Other than the art of dams, highways, and wheat fields cropped right up to the asphalt of the highways and the front steps of farm houses, perhaps the greatest art that has been made out these landscapes has been Frank Herbert’s Dune. Out of these coulees and arroyos and salt pans, Herbert made a classic of literature.
Long Distance Trucker Scooting Through Frank Herbert’s Dune
On his way to the sequel. It’s like a different planet.
Thing is, Herbert wrote Dune fifty years ago. In the time since, it has become clear that the ways in which he represented the landscape in fiction, are perhaps the most appropriate for representing it in that other set of metaphors that is commonly called reality. For instance…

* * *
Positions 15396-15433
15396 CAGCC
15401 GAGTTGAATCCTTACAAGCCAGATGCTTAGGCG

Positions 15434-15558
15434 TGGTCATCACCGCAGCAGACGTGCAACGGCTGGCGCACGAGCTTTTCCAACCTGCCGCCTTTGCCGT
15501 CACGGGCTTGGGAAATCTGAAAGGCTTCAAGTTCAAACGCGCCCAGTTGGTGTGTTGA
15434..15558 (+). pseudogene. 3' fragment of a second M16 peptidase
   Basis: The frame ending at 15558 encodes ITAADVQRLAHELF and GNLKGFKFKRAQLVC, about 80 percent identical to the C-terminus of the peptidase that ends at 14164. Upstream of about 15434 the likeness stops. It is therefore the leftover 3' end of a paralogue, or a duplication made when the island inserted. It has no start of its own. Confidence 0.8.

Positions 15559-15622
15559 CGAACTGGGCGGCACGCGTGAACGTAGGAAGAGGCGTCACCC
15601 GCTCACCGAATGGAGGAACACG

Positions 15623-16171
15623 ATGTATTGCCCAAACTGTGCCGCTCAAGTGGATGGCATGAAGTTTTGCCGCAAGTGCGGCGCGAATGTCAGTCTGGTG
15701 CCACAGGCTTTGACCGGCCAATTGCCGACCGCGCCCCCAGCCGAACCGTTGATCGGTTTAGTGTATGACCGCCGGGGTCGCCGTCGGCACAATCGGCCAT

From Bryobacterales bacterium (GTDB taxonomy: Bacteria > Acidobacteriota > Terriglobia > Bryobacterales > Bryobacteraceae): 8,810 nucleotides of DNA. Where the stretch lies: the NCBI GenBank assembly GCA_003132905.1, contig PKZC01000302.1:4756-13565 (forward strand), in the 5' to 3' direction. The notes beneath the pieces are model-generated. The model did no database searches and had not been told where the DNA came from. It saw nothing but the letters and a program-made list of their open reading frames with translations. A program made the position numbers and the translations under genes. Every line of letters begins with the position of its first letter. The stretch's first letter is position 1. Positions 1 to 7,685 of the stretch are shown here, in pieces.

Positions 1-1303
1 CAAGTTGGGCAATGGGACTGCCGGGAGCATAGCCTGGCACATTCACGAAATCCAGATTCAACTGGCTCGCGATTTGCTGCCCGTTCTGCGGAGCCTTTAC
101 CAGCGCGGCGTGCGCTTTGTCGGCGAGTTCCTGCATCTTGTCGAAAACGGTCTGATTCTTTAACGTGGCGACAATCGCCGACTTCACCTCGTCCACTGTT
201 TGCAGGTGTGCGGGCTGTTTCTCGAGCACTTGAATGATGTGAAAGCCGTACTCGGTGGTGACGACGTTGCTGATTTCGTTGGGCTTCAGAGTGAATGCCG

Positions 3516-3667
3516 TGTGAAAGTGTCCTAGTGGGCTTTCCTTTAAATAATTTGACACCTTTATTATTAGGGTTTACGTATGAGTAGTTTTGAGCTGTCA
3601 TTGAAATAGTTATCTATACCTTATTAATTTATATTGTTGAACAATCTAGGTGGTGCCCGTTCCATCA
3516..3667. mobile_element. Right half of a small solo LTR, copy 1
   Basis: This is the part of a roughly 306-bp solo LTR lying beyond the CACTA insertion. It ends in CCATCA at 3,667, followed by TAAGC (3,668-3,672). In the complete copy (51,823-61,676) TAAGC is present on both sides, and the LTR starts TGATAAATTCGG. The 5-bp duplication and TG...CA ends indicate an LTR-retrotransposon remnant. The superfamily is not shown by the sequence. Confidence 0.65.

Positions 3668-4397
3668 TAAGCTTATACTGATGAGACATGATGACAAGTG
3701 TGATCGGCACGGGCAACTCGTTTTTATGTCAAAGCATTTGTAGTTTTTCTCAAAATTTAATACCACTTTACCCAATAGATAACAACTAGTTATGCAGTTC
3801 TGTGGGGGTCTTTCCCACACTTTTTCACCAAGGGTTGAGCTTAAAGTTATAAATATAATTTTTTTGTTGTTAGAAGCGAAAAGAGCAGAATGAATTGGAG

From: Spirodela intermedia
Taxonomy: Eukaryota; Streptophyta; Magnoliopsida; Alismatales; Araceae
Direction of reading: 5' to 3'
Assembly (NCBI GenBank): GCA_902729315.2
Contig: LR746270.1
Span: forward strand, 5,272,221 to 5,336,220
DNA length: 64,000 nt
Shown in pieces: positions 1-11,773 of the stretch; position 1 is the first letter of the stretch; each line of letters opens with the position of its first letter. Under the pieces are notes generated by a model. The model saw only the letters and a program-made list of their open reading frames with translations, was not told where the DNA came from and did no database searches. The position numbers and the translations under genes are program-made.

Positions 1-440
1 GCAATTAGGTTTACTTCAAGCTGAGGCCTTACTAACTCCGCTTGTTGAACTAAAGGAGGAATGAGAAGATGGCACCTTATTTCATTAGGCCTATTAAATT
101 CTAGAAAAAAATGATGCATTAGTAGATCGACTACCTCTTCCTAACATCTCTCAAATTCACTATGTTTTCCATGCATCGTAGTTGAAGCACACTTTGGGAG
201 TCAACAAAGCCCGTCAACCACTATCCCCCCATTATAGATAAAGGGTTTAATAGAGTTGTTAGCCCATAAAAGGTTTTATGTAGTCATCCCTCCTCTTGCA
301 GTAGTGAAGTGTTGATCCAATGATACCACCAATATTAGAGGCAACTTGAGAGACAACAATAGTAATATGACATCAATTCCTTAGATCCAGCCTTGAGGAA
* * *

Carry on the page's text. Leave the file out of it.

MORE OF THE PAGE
If the moon were given just a wee bit of water, and it stored it underground, and it escaped to the atmosphere in the form of alien life forms that were very efficient at reducing their rates of transpiration to keep it underground where it belonged, it would look like this. Dry Falls State Park, Washington. Only Speculative Fiction offers the tools to adequately describe this landscape.
Another form of art that can be made out of the land is created out of a palette of 1970s-era back-to-the-land dreams. Here is a moment created out of moose antlers, non-functional fenceposts, birch twig chairs, and a fire pit, as part of a wild-crafting farm.
Agricultural Product of a Different Kind, Coyote Sleeping, B.C.
In the art of wild-crafting, agriculture produces more than just products that you can eat. Some you can just, well, sit in. Don Elzer’s Wildcraft Forest is located East of Lumby on the Cherryville Road. Here’s his catalogue.